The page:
- This topic has 1 reply, 1 voice, and was last updated 2 weeks, 6 days ago by Adutoys.
August 18, 2021 at 8:33 pm #157555Carol ElamGuest
Our pair of swans hatched 4 babies this year. Due to the protective nature of the adults, our homeowners association voted to rehome the adults, leaving the young alone at about 6 weeks old. (This was very controversial, however, liability issues of being attacked by an adult won out) One young died of natural causes, so we are left with three adolescents. The three are now 3 months old. I’m seeing they are beginning to exercise their wings. Will they fly away? Some are saying they need to be sexed to avoid inbreeding and that we should only keep two of the same sex. Also, some think three will become competitive and gang up on one. This entire situation has frustrated me and I worry that no experts are being consulted regarding what is best for the birds. I’m hoping to gain some insight to help with our situation! Help!
Oklahoma USAAugust 19, 2021 at 2:06 pm #157575Swan ExpertKeymaster
This whole situation is a fiasco and the homeowners association obviously had no idea, probably spoke to someone from the local state wildlife office. These wildlife offices want all Mute Swans dead so they can introduce the larger Trumpeter Swans for Trophy Waterfowl hunting. Unfortunately, your homeowners association is now part of the killing program.
No cygnet (baby swan) should be separated from their parents until they are at least 6 months of age. The cygnets cannot protect themselves from predators or receive education from their parents on how to survive and become swans.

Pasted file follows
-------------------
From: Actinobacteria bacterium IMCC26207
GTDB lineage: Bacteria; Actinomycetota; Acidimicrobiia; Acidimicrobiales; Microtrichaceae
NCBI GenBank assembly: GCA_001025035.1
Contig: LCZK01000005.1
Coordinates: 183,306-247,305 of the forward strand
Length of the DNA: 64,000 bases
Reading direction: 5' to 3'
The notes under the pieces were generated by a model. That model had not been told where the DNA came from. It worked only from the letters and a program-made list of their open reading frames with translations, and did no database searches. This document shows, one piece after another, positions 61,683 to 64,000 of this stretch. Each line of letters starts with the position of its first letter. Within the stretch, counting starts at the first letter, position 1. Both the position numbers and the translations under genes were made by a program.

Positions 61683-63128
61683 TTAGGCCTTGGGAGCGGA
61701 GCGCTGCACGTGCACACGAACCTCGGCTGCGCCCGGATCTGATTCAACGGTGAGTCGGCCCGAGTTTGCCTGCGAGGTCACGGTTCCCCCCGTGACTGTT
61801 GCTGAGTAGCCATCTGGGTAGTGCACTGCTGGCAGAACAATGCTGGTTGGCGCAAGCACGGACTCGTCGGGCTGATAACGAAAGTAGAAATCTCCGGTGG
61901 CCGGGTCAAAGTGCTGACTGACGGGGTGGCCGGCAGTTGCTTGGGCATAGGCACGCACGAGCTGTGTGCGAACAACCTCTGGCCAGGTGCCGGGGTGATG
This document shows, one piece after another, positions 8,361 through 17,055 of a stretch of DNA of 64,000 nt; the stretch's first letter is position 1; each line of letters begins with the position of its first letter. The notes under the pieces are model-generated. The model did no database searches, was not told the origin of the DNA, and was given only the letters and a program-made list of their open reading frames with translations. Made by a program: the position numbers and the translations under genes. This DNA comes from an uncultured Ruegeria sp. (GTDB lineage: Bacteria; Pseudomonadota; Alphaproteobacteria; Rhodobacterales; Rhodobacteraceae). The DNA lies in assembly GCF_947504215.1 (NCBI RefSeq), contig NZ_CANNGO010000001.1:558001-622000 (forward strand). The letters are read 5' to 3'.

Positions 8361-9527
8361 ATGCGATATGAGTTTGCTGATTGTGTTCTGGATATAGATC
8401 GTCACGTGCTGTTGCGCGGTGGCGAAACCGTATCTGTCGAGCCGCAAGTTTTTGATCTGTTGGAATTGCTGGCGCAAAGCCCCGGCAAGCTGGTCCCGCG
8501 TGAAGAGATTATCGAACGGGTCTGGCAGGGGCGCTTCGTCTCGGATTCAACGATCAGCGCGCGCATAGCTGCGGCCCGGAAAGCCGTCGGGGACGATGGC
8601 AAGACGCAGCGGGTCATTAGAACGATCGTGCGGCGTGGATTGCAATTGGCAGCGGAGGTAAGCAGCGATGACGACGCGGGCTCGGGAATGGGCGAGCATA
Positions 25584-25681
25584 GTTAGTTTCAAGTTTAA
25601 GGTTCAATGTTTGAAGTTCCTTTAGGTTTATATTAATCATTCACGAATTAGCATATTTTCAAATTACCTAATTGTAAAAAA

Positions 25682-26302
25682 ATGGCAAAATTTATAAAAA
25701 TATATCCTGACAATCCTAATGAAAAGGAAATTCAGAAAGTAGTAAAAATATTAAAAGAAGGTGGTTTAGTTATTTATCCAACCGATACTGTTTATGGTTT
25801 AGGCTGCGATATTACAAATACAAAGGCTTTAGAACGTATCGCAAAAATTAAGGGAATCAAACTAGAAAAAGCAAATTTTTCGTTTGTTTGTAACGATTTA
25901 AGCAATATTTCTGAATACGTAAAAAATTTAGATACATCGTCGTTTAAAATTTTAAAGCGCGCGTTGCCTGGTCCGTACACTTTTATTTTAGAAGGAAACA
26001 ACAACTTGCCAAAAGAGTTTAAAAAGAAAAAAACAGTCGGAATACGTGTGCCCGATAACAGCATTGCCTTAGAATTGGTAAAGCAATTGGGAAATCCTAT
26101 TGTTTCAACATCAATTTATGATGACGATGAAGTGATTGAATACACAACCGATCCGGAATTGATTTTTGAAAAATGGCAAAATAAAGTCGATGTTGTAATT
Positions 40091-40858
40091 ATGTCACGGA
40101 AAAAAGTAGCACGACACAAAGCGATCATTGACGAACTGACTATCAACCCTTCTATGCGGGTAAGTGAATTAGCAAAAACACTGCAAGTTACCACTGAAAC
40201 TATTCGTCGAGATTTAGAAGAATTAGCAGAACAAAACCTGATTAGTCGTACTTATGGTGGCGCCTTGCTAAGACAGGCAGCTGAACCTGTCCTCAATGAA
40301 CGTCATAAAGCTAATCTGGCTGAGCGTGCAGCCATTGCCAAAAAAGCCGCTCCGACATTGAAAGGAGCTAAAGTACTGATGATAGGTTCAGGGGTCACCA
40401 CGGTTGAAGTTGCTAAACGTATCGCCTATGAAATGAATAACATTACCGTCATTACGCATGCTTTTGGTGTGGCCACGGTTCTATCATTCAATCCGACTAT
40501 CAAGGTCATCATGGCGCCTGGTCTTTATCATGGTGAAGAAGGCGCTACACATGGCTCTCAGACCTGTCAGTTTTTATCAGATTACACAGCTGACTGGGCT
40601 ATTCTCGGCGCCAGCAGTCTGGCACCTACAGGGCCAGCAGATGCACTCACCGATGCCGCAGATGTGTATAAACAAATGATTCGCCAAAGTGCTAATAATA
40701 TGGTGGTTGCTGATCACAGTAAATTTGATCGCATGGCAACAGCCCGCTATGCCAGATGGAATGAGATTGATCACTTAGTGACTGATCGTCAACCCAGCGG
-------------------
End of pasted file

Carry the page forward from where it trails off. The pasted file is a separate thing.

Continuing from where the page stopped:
The Mute Swans are no more aggressive than any other wildlife protecting their young. As long as no one is approaching the nests or families, harrassing with jet skis, boats, etc., the parent’s defensiveness would have dissipated within 2-3 months. All anyone needed to do was stay away from the family. So, again, the HOA really had no basis for removing the swans unless someone complained and wanted to use this as an excuse for removal knowing the cygnets would eventually die and problem alleviated. The entire family should have been removed as a whole if they wanted them removed. In all probability, the parents were killed not relocated and residents were not told. We hope that we are wrong, but have seen this inhumane “relocation” by HOA’s too many times.
The cygnets may eventually try to fly awa, but will most likely stay because they were not taught how to fly or go somewhere else., All will get along fine together. No, there is no need for checking for gender for fear of genetic defects. Birds are not like mammals, can interbreed with no issues.
What actually needs to be done in this situation is to capture the 3 cygnets and relocate them now. The parents will not take them back after such a long period of seperation, so they need to be relocated somewhere that they will be cared for and protected. When breeding age is achieved, the same issue will be raised again, and these swans and their families will be seperated. It is obvious the HOA does not want the swans and the best thing to do is find a safe protective caring home for them now. The Regal Swan Foundation